Putin out to silence his critics with a range of new laws

 

Moscow

Vladimir Putin's United Russia party pushed two controversial laws through the lower house of parliament yesterday, in what critics said was the latest sign of a crackdown at the beginning of the President's new term in office.

The Duma passed a law that will force any organisation operating in Russia but funded from abroad to brand itself a "foreign agent" on its website and promotional materials, and also cleared the re-introduction of a libel law that was taken off the books last year.

The bills will now need to pass through the upper house of parliament and be signed off by Mr Putin, usually a formality. They are the latest in a series of laws to have been passed since Mr Putin returned to the Kremlin in May, including a bill that raises the fines for unauthorised protests by approximately 120 times. A law on the internet, ostensibly aimed at paedophiles and extremist sites, was also approved by the Duma this week.

Wikipedia closed its Russian-language site in protest at the law, which it says could be used to increase censorship and close down sites the authorities find inconvenient..

The libel law is also, in theory, similar to many laws on the books of other countries, but critics say it is the way the law is implemented that is crucial. A small group of independent and opposition-minded journalists picketed parliament, protesting that the law could be used by authorities to silence journalists from making allegations about corruption and other abuses of power. The maximum fine for libel is now 5m roubles (£100,000).

"The purpose of this law is not to defend the honest name of people, but to worry journalists and bloggers who are trying to uncover things that are inconvenient for the authorities," said Yury Saprykin, a leading Russian journalist.

The Duma itself is dominated by Mr Putin's party, but since street protests against his rule have swelled in Moscow in recent months, the previously loyal Just Russia party has become more of a genuine opposition force.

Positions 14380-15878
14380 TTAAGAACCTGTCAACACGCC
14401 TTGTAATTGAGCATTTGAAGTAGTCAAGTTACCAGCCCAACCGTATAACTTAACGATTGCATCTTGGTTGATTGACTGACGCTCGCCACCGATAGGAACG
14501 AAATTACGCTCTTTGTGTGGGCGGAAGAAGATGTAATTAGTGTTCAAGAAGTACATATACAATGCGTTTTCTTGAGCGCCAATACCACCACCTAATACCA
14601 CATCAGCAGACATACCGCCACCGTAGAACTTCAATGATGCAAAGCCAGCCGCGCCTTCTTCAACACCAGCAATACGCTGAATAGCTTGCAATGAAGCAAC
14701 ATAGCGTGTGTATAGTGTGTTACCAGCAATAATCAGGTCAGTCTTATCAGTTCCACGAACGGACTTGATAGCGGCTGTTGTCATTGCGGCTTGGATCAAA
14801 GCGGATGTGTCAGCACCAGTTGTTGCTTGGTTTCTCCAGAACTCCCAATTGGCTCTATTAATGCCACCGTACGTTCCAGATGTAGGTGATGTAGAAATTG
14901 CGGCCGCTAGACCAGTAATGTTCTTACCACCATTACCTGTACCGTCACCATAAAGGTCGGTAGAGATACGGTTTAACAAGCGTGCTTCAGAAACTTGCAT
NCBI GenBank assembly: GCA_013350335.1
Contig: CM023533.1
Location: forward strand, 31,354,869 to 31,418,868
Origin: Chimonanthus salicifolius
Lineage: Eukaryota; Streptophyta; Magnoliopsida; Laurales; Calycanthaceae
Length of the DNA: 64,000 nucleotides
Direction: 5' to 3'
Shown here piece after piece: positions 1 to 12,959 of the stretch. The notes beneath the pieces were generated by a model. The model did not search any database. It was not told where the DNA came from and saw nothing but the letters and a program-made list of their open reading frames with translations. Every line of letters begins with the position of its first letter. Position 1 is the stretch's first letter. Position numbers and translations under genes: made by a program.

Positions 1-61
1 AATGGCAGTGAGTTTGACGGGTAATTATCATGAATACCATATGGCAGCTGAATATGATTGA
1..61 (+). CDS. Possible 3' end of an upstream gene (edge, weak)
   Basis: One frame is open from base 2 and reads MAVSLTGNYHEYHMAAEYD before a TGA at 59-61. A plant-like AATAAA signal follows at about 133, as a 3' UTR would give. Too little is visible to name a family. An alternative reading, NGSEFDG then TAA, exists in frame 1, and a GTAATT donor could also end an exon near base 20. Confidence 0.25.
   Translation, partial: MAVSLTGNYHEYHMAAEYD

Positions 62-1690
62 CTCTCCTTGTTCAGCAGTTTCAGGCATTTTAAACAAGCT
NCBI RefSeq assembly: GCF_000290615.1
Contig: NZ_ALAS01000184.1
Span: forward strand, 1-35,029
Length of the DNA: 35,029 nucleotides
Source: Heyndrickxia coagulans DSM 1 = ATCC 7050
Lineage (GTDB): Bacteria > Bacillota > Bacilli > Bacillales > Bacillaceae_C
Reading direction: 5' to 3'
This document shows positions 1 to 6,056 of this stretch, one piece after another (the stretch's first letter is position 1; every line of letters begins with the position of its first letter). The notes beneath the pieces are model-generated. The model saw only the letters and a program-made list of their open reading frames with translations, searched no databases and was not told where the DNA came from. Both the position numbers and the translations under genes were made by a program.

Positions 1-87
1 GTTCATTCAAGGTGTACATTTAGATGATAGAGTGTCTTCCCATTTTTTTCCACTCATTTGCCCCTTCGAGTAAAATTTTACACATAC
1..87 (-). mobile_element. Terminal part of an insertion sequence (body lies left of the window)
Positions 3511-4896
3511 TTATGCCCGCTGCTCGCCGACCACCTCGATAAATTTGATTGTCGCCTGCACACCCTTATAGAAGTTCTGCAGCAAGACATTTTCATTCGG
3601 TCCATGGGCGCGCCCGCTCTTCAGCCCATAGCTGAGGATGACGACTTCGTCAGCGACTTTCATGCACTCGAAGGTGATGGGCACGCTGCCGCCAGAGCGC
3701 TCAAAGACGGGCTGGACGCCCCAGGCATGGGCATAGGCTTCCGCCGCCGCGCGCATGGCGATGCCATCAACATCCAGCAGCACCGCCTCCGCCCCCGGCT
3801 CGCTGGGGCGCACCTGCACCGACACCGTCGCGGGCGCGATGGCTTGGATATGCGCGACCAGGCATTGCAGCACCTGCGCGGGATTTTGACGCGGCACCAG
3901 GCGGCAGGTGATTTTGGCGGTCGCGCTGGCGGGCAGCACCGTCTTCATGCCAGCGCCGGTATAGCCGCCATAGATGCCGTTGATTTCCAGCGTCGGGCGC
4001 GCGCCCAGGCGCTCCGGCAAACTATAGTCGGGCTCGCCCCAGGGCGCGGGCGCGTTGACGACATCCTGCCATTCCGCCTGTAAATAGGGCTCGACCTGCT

Yesterday's hearing was marked by scandalous scenes. Just Russia MP Ilya Ponomarev said the Duma was filled with "crooks and thieves" from United Russia, and that by passing the law, journalists would be unable to call them by their real name.

The other law approved yesterday means any non-governmental organisation engaging in political work in Russia with funding from abroad must stamp any material they distribute with "foreign agent".

Human rights and other organisations working in Russia say they have little choice but to take money from foreign donors, as Russian businesses are reluctant to donate to organisations deemed in any way politically sensitive.

"We're seeing Putin's response to the fact that for the first time, he isn't in full control," said political analyst Dmitry Oreshkin.

Suggested Topics
Start your day with The Independent, sign up for daily news emails
News
ebooksAn unforgettable anthology of contemporary reportage
Latest stories from i100
Have you tried new the Independent Digital Edition apps?
Independent Dating
and  

By clicking 'Search' you
are agreeing to our
Terms of Use.

iJobs Job Widget
iJobs General

Recruitment Genius: 3rd Line Virtualisation, Windows & Server Engineer

£40000 - £47000 per annum: Recruitment Genius: A 3rd Line Virtualisation / Sto...

Recruitment Genius: Refrigeration and Air Conditioning Service Engineer

£26000 - £35000 per annum: Recruitment Genius: A successful national service f...